I recently read the news that Heinz is considering changing the name of Salad Cream to Sandwich Cream – I find this fascinating!
I can’t say if I think this is a good thing to do or not, but I have to say that my initial instinct is that it isn’t necessary. Don’t get me wrong, I am a big believer in getting naming right and aligning brands to consumer expectation, but this feels instinctively ‘unnecessary’. Ok, so this is my logic, and let me just preamble with the fact that I have no background data on this, no surveys, polls, no qual research, it is only a feeling.
You see for me, consumers lived for years with Carphone Warehouse, yes massive mistake to leave their brand like that, in fact I told them 17 years ago it was a mistake, and they told be to bugger off I didn’t know what I was talking about… ahum. However, they did stumble on for 16 years before they completely lost any relevance to consumers. However my point here, is if Carphone Warehouse can stumble on with a name that has no relevance at all, then I can’t see that a name that has such a long standing history (114 years) with a product that changing it is going to be wise.
I have another issue, and it’s this; salad cream ‘to me’ has been a way of adding flavour and texture to something that can sometimes taste a little less interesting than our tastebuds have been trained to desire. It therefore has a emotional connection that has been deep set in our conscience. The two things, salad and cream, are a perfect combination. They bring an emotional match that tells us that flavour and texture can be added to something fresh and healthy, thus a partnership made in heaven.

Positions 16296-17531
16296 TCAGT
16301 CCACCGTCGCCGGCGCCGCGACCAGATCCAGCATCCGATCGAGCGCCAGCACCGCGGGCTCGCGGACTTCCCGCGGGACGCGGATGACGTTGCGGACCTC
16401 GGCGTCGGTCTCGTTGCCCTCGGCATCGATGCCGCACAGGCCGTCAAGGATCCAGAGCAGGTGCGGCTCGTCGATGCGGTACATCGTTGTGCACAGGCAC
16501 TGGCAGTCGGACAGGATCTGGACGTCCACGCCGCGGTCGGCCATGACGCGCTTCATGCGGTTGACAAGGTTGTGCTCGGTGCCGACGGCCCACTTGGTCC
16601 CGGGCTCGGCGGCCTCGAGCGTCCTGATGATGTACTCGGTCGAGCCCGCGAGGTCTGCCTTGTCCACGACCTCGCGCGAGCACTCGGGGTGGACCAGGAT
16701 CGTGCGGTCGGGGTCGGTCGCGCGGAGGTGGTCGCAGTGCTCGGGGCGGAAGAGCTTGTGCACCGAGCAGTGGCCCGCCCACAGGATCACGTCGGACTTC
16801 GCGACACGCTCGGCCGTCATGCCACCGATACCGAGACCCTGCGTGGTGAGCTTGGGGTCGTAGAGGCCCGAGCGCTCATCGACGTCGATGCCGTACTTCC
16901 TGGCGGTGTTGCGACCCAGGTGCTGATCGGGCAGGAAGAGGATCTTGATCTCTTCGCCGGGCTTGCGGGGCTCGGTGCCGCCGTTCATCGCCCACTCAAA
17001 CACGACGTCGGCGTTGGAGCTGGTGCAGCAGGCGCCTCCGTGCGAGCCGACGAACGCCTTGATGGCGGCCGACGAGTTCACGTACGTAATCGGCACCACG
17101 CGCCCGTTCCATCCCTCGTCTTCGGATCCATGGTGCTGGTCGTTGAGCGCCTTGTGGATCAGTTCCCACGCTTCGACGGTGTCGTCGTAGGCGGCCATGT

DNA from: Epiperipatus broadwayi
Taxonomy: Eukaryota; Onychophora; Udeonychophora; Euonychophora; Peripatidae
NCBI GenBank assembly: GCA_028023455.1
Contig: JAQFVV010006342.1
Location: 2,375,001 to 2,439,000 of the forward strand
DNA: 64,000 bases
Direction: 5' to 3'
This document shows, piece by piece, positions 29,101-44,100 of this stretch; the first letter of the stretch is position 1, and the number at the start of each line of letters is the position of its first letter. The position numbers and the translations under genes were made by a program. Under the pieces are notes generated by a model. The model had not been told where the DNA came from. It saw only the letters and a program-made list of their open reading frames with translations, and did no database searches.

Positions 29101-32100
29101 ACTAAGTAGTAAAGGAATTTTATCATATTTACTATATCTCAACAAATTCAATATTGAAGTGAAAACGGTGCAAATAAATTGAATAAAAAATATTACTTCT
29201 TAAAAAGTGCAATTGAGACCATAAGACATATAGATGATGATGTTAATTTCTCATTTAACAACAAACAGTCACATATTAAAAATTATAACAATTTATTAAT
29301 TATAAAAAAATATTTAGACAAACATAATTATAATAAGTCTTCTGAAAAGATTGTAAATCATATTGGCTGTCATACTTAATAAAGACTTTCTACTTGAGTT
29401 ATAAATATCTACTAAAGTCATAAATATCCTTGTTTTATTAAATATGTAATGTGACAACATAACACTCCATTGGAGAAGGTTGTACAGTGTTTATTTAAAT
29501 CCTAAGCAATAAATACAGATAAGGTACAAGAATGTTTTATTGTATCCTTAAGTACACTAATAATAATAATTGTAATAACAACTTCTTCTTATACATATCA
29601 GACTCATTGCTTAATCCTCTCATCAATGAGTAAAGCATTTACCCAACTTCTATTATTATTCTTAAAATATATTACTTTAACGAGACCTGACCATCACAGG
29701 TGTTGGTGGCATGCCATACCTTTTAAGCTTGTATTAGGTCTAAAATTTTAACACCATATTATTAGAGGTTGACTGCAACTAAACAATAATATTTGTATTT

The trouble with Sandwich Cream is that the match feels stodgy, it feels unhealthy, dirty, a match made in chips shops, and while I’m at it, many people cover their chips in it, should we call it Chip Cream?
I am all up for relevance, but please Heinz, don’t ignore all other context just for the flavour of the strategy day – relevance (pun wasn’t intended). The name was a positive thing, it encouraged people to eat salads, and yes it may not be healthy in itself, but in the same way dips are unhealthy, if a small amount can add flavour to a salad, then is that so bad?
So you are taking a name that has rich history, people know it and love it, and yes it isn’t the healthiest, but it does have a healthy benefit, and you change it to associate with something stodgy, unhealthy and in the process, encourage people to use it in an unhealthy way – hmmm… not sure.